Did you get to see the “Blood Moon?” If yes, we bet you added to the world’s one big collective “wow” Sunday night by saying it a few times.
Some local residents stationed themselves out at Ned’s Point to watch the total lunar eclipse of the supermoon, and probably billions of others around the world were doing the same from Alaska all the way to India.
All eyes were on the heavens the night of September 27 when the moon passed through the Earth’s shadow while also at its closest proximity to Earth of the year, known as a perigee full moon, a supermoon, a celestial culmination of events that has not happened since 1982 – the proverbial stars were indeed aligned for the manifestation of such a monumental moon.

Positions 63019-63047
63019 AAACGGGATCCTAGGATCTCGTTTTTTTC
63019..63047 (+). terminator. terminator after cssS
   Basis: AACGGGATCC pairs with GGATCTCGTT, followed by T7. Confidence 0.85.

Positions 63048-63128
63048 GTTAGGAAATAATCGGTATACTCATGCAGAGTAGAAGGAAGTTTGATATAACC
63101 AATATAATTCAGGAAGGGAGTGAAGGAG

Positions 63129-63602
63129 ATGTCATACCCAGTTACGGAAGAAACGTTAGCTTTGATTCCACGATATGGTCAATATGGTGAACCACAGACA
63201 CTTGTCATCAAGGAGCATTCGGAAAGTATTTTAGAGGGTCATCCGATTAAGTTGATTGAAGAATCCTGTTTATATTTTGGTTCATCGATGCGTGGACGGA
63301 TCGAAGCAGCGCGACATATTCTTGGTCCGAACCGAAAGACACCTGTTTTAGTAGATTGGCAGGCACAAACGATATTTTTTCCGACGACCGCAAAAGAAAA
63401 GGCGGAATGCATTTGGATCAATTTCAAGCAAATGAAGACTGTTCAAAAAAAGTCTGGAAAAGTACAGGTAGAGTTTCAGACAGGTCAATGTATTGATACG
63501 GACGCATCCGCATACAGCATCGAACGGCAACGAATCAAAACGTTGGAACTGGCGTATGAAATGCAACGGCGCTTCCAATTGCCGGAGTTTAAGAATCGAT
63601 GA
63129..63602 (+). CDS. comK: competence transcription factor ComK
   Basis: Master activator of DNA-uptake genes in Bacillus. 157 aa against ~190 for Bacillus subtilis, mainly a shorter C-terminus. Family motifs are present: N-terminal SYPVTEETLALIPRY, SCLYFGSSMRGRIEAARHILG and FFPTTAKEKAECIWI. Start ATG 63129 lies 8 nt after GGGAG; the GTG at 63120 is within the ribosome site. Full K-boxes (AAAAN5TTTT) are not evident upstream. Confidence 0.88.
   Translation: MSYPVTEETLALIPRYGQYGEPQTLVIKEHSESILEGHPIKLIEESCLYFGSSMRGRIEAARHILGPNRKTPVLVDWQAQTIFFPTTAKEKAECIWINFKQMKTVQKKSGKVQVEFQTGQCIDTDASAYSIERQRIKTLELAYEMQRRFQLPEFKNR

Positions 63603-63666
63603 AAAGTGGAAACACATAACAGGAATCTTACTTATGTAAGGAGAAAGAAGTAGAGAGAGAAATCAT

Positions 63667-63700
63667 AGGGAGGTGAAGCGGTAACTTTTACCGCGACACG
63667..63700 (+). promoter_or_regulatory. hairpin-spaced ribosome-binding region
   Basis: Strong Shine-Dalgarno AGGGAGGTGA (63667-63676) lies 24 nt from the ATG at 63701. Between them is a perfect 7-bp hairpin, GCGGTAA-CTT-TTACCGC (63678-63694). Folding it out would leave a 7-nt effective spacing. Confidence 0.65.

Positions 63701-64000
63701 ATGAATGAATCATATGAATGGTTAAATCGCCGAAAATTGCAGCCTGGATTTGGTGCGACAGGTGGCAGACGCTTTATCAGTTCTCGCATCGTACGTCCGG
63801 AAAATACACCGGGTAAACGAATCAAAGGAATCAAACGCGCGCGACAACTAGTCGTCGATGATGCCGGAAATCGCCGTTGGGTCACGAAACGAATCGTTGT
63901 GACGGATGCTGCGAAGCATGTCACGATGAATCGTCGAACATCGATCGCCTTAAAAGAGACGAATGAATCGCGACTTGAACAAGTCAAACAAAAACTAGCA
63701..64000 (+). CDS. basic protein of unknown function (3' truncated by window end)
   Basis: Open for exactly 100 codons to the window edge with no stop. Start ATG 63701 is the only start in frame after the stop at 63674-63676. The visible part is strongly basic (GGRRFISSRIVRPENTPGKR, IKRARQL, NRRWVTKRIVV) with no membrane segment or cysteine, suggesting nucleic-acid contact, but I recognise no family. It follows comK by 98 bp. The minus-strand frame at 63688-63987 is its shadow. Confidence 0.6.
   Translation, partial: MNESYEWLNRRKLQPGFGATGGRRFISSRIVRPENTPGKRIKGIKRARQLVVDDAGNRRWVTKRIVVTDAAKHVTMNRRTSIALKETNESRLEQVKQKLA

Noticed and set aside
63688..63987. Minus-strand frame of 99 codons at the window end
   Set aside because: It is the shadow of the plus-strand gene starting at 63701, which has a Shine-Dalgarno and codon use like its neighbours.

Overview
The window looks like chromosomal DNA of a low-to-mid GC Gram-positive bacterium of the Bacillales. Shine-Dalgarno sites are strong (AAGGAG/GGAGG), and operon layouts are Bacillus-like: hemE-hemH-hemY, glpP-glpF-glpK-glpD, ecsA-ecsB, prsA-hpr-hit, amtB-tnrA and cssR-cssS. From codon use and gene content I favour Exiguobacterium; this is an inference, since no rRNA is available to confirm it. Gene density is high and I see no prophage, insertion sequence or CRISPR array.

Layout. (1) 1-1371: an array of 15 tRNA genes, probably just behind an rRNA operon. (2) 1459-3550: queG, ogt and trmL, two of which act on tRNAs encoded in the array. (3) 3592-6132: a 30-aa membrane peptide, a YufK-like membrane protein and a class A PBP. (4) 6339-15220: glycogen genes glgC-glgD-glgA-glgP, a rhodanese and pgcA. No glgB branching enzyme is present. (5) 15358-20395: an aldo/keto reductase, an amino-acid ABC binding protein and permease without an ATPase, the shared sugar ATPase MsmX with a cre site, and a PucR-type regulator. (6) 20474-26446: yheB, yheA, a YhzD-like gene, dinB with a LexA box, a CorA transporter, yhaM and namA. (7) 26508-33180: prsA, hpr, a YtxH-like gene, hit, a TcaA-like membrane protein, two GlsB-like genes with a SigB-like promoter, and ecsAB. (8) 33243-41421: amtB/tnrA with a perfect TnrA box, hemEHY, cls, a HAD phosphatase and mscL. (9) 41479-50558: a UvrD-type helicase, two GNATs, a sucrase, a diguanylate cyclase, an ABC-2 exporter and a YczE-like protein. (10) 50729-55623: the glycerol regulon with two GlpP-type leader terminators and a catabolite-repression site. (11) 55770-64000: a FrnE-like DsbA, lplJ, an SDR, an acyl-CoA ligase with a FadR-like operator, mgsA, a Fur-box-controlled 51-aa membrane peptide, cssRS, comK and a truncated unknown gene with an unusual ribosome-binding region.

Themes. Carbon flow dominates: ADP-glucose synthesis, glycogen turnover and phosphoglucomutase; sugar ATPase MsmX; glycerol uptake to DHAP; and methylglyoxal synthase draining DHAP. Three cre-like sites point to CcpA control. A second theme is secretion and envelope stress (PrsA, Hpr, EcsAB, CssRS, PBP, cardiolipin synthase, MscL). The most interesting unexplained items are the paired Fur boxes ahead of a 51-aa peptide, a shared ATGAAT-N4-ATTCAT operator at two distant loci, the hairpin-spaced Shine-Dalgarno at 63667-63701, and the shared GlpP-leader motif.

Tri-Town was spared a prior forecast of partly cloudy skies, offering an unobstructed view of the total eclipse of the moon as the shadow first fell at 9:07 pm, spreading across the face of the moon until complete coverage at precisely 10:11 pm. The total eclipse lasted an hour and 12 minutes before the shadow slowly waned, coming to completion at 12:27 am.
There were Blood Moon gatherings all over Tri-Town, and those that chose the Mattapoisett landmark Ned’s Point as their preferred vantage point found company with dozens of others who oohed and aahed at the striking sight of it all.
Sunday night’s astronomic event was a rare one, indeed. There have only been five supermoon eclipses since the year 1900. The next supermoon total eclipse will not occur again until the year 2033.
By Jean Perry